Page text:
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On the roads to Samarkand. Wonders of silk and gold

Arab World Institute

A collection of unique works, exhibited for the first time outside Uzbekistan's museums, is on show at the IMA. Several hundred pieces, and as many splendors made at the turn of the 20th century, plunge us into the history and ancestral know-how of a country that is a melting pot of millennia-old civilizations. Sumptuous chapan cloaks and gold-embroidered accessories from the court of the Emir, painted wooden saddles, silver horse harnesses set with turquoise, precious suzani embroidered hangings, carpets, silk ikats, jewelry and costumes from nomadic culture, as well as some fifteen orientalist paintings : almost 300 never-before-seen pieces, representative of the treasures of Uzbekistan

Handicraft treasures that form part of the Uzbek identity

"On the Roads of Samarkand" magnifies the revival of the splendid crafts of the 19th and early 20th centuries, which are so much a part of the Uzbek identity. Textiles, like all the other powers of the Islamic world, played a key role; Bukhara embroidery, in particular, occupies a special place among Uzbekistan's many art forms. It was during the Bukhara Emirate (1785-1920) that gold embroidery reached its apogee and renown in terms of technique, quality and, above all, creativity. Numerous splendid and monumental creations - chapans, dresses, headdresses, saddle carpets blending colors and gold - reserved for the court and for diplomatic gifts, were made exclusively in the Emir's private workshop and bear witness to his opulent art of living. There are many other pieces to be discovered throughout the exhibition, offering a broader perspective of the society of the time, including the famous ikats and their floweryThese include the famous ikats, with their flowery array of colors, weavings based on ancestral techniques, and the specific stylistic features of the Khorezm, Ferghana Valley and Karakalpak regions, where accumulations of jewelry were an extension of women's wardrobes.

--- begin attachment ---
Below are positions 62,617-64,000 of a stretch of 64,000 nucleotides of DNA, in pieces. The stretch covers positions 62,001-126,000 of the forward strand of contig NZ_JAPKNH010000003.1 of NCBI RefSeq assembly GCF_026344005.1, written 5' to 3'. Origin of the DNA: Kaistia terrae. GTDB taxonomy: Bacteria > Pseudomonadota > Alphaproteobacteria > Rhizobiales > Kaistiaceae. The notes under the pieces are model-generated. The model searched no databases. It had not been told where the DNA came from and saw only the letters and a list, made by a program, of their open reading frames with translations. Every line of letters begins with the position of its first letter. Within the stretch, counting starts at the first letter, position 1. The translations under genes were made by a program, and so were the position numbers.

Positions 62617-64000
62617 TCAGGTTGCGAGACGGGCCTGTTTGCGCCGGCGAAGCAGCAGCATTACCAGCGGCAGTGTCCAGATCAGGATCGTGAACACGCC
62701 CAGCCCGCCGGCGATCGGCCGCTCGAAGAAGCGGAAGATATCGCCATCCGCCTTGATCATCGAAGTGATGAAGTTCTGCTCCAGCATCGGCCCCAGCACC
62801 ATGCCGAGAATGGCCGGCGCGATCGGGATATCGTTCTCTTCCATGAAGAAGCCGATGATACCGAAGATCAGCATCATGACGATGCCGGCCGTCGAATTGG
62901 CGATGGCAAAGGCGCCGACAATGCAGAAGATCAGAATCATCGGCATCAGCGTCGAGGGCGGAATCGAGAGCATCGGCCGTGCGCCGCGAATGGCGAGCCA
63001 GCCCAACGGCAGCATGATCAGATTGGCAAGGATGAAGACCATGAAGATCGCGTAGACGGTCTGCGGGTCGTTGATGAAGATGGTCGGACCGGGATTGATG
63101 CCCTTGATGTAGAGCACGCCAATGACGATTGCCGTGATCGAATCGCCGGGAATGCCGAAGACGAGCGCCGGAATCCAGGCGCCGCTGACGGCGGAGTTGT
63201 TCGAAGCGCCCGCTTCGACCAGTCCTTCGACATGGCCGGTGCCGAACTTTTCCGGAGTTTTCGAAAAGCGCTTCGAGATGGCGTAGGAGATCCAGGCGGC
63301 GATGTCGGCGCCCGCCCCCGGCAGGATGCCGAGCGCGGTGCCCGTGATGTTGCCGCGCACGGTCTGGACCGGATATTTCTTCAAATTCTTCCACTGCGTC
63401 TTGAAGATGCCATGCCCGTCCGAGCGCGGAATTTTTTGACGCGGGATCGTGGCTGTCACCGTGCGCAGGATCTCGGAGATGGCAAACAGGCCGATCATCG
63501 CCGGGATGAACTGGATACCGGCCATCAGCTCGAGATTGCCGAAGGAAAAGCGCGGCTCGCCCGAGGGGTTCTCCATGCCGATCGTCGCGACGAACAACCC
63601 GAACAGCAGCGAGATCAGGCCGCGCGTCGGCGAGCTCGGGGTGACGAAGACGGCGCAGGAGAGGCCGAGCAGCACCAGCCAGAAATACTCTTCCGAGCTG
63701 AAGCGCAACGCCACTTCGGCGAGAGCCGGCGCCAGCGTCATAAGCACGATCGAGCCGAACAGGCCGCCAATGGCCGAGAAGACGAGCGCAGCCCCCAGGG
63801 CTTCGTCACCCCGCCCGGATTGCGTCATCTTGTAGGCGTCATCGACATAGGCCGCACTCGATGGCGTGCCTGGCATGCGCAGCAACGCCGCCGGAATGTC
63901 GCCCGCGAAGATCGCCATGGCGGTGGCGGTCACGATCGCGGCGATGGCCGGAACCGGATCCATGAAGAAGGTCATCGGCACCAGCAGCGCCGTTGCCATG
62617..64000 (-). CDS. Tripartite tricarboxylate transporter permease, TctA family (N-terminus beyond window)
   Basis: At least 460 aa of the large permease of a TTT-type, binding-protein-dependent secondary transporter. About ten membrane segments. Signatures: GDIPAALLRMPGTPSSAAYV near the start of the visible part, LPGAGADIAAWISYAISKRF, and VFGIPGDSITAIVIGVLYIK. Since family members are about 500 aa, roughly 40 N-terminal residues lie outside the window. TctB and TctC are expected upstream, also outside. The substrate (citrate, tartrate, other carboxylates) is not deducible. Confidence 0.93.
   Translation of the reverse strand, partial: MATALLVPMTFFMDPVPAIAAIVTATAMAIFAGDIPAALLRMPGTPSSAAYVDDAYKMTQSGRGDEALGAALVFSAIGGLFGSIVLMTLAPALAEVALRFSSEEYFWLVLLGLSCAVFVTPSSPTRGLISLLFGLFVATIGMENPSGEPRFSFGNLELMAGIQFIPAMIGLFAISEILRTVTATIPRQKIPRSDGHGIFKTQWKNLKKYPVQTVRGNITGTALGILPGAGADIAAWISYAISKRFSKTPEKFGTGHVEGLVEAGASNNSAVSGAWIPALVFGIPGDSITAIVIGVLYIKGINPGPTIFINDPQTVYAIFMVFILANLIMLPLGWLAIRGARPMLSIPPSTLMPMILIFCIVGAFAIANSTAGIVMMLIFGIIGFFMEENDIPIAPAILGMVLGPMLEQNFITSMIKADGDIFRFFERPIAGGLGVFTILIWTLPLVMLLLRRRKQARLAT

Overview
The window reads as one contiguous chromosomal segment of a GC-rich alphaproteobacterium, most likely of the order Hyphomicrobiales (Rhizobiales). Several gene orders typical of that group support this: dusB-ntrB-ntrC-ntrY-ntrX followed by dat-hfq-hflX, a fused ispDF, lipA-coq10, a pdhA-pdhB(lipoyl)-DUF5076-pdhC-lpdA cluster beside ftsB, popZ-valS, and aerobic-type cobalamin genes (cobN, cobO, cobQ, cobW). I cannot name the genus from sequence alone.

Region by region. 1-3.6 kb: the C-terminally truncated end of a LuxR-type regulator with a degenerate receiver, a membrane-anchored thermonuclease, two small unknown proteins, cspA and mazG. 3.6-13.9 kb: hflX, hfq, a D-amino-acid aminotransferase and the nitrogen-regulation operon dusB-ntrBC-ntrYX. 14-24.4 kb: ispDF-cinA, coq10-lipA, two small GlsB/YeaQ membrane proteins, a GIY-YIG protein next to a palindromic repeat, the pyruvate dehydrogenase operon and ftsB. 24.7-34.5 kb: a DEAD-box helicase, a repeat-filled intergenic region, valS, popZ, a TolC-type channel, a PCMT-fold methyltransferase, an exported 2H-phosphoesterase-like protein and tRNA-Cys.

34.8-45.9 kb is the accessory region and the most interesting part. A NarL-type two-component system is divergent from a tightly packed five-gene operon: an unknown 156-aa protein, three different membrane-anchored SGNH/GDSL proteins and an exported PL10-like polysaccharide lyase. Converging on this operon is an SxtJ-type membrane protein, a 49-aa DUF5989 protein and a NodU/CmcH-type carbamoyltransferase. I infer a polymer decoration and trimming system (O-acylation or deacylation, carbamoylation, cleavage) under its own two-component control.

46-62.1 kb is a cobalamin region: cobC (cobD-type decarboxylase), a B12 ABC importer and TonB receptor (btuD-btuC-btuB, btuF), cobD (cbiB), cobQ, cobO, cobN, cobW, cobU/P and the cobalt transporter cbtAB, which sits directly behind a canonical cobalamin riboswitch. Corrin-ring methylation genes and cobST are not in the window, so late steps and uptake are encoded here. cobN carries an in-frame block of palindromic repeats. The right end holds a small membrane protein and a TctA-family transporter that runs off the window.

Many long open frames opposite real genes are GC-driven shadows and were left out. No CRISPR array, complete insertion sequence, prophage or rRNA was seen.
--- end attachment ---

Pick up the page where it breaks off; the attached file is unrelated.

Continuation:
A land of inspiration for painters

At the turn of the century, Turkestan - the territory covering the future republic of Uzbekistan - was the destination of choice for many artists from Central Asia and Russia. New art schools were created in the 1920s, including an Uzbek school headed by Alexander Volkov (1886-1957). Painters discovered this territory and found unique inspiration in the richness of Central Asia's landscapes, shapes, colors and faces. This is how we find the carpets, suzanis, chapans and ikats presented in the exhibition, each artist approaching this quest for elsewhere and exoticism in his or her own style.

All-inclusive price

Saturday 13th May 2023
10h45 - 12h15 (GMT +1)
Registration deadline : 10th May
Arab World Institute
1 Rue des Fossés Saint-Bernard
75005 Paris
  • 32 € Contributor rate

  • 38 € Non-contributing or external rate


Registration closed
Speakers
Odile Dupeyrat
Lecturer, Art History graduate
Location

Arab World Institute

1 Rue des Fossés Saint-Bernard
75005 Paris

Additional information (parking, underground, etc.)

Line 7, Jussieu Line 10, Cardinal Lemoine Lines 24, 63, 67, 86, 87, 89

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Saturday 13th May 2023
10h45 - 12h15 (GMT +1)
Registration deadline : 10th May
Arab World Institute
1 Rue des Fossés Saint-Bernard
75005 Paris
  • 32 € Contributor rate

  • 38 € Non-contributing or external rate


Registration closed
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